Rwanda Civil Aviation Authority has acquired a new digital navigation system that will help in enhancing the safety of both oncoming and departing planes.
The Rwf1.3 billion new HVF Omni Directional Radio Range (VOR) will send strong communication signals to pilots unlike the outdated analogue system.
Kizito Bongayi, the head of air traffic management at RCCA, said the old system had developed glitches and would send poor and misleading signals between pilots and controllers at Kigali International Airport.
“The digital signals are transmitted fast, and are strong and stable, which helps us to prepare for aircraft arriving from various destinations,” Bongayi said.
“It’s important for us especially as the air traffic grows; with the new procedures, we now have two holding patterns which facilitate in landing and departing of aircrafts,” he told The New Times.
In aviation, a holding pattern is a specific location where a plane remains flying as it awaits clearance for landing or to proceed. This is done to ensure flight safety.
Bongayi said the old system had only one holding pattern that was also situated in a climbing zone, which exposed aircrafts to risk of collision.
The new technology was installed by Jeppersen Company, an American firm that specialises in navigational information.
Bongayi said the new system started operating last week when foreign delegates were jetting into the country to attend the 20th Genocide commemoration event.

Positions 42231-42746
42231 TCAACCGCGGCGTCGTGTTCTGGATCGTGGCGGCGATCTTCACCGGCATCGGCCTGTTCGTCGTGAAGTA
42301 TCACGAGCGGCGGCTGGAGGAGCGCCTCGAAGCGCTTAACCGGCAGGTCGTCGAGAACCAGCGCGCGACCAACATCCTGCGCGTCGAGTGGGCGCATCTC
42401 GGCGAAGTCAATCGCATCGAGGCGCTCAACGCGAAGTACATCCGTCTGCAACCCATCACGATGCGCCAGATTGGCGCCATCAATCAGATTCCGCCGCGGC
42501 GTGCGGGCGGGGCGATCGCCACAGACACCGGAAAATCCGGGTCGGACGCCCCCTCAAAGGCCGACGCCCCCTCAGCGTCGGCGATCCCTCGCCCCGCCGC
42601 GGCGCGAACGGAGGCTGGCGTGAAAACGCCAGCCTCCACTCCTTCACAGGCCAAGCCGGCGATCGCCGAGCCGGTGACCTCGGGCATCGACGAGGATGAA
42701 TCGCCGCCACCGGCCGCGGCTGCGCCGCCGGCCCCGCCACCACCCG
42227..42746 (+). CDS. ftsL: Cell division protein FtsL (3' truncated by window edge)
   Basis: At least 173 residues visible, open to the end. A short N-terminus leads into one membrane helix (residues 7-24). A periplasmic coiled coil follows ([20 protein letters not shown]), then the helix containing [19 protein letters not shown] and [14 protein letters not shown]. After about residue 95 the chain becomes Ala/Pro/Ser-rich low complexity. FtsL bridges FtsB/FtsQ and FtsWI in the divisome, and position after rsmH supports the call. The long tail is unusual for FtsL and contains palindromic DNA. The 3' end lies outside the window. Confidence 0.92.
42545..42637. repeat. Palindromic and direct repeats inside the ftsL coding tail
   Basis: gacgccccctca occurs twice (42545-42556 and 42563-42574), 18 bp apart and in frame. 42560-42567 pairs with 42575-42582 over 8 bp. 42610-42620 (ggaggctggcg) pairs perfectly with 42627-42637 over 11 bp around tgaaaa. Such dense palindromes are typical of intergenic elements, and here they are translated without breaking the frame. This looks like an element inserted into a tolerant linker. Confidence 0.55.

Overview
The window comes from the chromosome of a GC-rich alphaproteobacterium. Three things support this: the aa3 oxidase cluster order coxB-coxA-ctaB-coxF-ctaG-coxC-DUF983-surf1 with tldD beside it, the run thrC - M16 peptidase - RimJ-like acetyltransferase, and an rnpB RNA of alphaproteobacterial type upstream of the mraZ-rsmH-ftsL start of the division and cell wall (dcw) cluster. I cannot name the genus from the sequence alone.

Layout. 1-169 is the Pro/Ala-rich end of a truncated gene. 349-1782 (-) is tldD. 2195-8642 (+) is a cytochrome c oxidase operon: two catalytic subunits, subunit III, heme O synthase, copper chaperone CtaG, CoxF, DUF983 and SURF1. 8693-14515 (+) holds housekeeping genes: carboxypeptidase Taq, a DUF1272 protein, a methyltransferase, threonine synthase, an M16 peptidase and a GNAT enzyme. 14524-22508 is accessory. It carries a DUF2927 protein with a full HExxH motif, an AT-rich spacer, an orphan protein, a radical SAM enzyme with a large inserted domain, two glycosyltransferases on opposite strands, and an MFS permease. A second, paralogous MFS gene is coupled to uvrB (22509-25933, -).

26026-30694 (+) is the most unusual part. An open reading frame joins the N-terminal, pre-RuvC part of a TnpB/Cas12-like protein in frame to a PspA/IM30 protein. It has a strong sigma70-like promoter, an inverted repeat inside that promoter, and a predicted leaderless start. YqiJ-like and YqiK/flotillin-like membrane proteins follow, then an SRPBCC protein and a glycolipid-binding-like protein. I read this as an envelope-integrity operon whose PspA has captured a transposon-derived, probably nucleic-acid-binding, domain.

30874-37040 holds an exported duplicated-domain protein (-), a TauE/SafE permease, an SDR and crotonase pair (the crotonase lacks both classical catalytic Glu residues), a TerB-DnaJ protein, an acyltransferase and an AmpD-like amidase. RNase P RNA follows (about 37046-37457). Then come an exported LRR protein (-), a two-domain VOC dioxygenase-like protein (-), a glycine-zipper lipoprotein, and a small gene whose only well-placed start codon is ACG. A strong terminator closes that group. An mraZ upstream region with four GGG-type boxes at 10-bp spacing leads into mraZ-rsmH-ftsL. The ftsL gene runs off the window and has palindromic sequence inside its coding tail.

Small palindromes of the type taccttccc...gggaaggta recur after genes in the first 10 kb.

At one point, about 14 planes were being kept waiting in a holding pattern as others were departing to provide space, he said.
Flying with the times
Traffic at Kigali International Airport has been steadily increasing over the years, with up to eight airlines now serving the airport.
Tony Barigye, the Rwanda Civil Aviation Authority communication officer, said the new mechanism is meant to enhance security and safety as the country’s aviation sector develops further.
“Rwanda Civil Aviation Authority is driven by our vision aimed at having world class civil aviation safety, security and provision of quality services. And as flight frequencies grow, we are realising the urgency to improve efficiency,” Barigye said.
The system is also in line with harmonisation of air transport sector in the East African region.
Article 93 of the East African Community Treaty requires partner states to harmonise policies on civil aviation to promote the development of safe, reliable, efficient and economically viable civil aviation with a view to developing appropriate infrastructure.
Kigali International Airport was this week ranked seventh among Africa’s regional airports and the best in terms of product and service delivery in East Africa.
The ranking survey was carried out by Skytrax, a UK-based consultancy firm.
Dr Richard Masozera, the director-general Rwanda Civil Aviation Authority, said the ranking is representative of the activity at the Kigali International Airport and the enormous developmental investments and human resource efforts to ensure that Rwanda keeps growing toward realising its goal of becoming a continental aviation powerhouse.
The airport was also recognised for being efficient, fast and secure in the checking in process as well as traffic control management.
The airport has experienced consistent growth in international and domestic passenger numbers, from 263,264 in 2008, to current 600,000 annually.
It is also being upgraded and installed with new facilities, with projection to handle more than 1.6 million passengers per annum in the near future.